PHOTO: FOTOLIA
PHOTO: FOTOLIA

A world of trouble

In El Salvador, “muggings following ATM or bank withdrawals are common, as are armed robberies at scenic-view stops,” says the U.S. State Department, which warns about “being caught in the wrong place at the wrong time.”

This is not to pick on El Salvador. Another State Department notice advises travelers about “violence and looting” in Venezuela, where “security forces have arrested individuals, including U.S. citizens, and detained them for long periods with little or no evidence of a crime.” Other warnings have reported “violent crimes, including homicide, kidnapping, carjacking, and robbery” in Mexico and “security challenges across the [West African] region,” as terrorist groups last October “kidnapped a U.S. citizen in Niger and reportedly took him to Mali.”

In general, the State Department says, terrorist and other criminal groups globally are employing unsophisticated attack methods “to more effectively target crowds, including the use of…vehicles as weapons. Extremists increasingly aim to assault soft targets, such as high-profile public events (sporting contests, political rallies, demonstrations, holiday events, celebratory gatherings, etc.)” as well as “hotels, clubs, and restaurants.”

Walt Whitman famously enthused that “afoot and light-hearted, I take to the open road,” but Whitman’s road started on Long Island in New York, where he was born, and ended in Camden, New Jersey, where he died in 1892. No way could he have envisioned a world where “terrorist attacks, political upheaval, and violence often take place without any warning,” and “U.S. citizens are strongly encouraged to maintain a high level of vigilance and take appropriate steps to increase their security awareness when traveling,” as the State Department recently cautioned.
 
As business jets increasingly deliver passengers to remote areas of the world, those concerns are mounting, and travel intelligence companies are thriving.

“Business jet users are conscious that they are more visible [than other people] as a target,” says Bruce McIndoe, chief executive of iJET, a global travel risk-management company.

Often, he adds, “nation-state surveillance operations and criminal elements will know who’s on that plane—so it does raise your profile in certain countries. You’re not just one of 200-plus people getting off an A330.”

Says International SOS, which provides risk-management and emergency evacuation, “Whether in transit or at their destinations, business travelers, and by extension their corporate networks, are potentially more vulnerable [than others] to malicious cyber and physical information security threats.” Corporate travel and aviation departments managing business jets are vitally aware of so-called duty-of-care protocols for on-the-road employees.

Another growing concern is business losses through cyber crime, which International SOS estimates will cost companies more than $2 trillion annually by 2019. Cyber-crime vulnerabilities are increasing as more travelers using mobile devices become exposed to insecure network infrastructures that are vulnerable to, or even controlled by, criminal enterprises.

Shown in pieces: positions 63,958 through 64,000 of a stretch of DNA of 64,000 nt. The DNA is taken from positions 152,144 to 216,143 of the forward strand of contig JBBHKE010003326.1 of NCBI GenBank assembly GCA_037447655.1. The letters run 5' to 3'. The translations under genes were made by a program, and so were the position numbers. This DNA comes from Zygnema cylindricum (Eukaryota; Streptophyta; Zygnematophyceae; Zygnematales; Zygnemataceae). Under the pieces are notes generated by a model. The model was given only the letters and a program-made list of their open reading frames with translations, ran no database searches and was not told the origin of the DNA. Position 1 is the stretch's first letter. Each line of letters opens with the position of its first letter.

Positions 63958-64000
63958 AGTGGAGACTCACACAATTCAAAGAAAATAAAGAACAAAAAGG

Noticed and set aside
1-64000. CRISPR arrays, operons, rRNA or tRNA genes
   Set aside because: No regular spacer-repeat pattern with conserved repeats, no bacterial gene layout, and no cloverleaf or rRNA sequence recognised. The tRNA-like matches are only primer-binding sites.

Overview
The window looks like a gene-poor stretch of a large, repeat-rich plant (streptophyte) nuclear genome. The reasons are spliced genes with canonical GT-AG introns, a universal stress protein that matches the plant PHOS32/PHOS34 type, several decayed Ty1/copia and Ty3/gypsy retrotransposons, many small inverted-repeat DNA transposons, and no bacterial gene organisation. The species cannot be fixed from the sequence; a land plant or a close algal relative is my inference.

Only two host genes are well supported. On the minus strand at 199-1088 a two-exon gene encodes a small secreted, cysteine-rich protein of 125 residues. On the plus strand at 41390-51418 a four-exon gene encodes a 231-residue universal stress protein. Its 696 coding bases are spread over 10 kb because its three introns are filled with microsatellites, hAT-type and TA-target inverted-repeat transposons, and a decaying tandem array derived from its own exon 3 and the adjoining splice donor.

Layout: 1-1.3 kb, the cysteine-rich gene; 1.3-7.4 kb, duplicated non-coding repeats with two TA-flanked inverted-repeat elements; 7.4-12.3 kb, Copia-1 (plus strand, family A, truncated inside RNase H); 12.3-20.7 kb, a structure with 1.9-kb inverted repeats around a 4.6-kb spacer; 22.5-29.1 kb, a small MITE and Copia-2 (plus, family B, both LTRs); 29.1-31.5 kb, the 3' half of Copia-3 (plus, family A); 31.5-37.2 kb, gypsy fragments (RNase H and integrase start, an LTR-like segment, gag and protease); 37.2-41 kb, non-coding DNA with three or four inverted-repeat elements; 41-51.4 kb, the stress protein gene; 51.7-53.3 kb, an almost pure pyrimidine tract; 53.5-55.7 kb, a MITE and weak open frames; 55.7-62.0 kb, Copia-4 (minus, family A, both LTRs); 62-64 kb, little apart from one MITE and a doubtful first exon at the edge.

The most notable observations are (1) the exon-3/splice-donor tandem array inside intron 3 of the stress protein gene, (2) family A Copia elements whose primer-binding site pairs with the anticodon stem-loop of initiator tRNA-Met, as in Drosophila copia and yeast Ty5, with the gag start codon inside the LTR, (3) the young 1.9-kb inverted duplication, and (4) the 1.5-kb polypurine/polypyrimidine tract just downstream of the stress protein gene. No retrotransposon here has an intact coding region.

Even if business jet travelers manage to block public access to tail numbers or other flight information, governments can always get that data, and may be sharing it. Says McIndoe: “So whether it’s your flight plan or your cellphone connecting to a network, when you’re in a foreign country you have to assume that its government has access to all of your information and, depending on the country, criminal factions might, too.”

One goal of risk management is to ensure reliable intelligence information and to make decisions about which mobile devices to carry on any given trip. Another, of course, is the routine risk assessment for crime and civil unrest in various worldwide destinations.

Political kidnappings make headlines, says McIndoe, but “in some of these countries kidnappings are more about extortion. A lot of them are really for you to get your ATM card and unload cash. “Or they’ll kidnap you if they see you’re with a major company and find some other criminal syndicate to sell you to—and then they will go after the million in ransom.”

So let’s be careful out there, as the sergeant warned the cops at squad room roll call in the TV series Hill Street Blues. And, State Department warnings about dangerous foreign travel notwithstanding, let’s be aware that the rest of the world sees travel even within the United States as presenting risks. Among countries that have issued precautions about travel to the U.S. are the United Arab Emirates, Germany, Britain, and Australia.

“Mass shootings continue to occur in public places,” the Australian Department of Foreign Affairs cautioned in March. Noting the preponderance of guns in the U.S, meanwhile, Germany had some practical advice for its travelers who might be confronted by a criminal with a firearm: “Do not resist.”

Noted.

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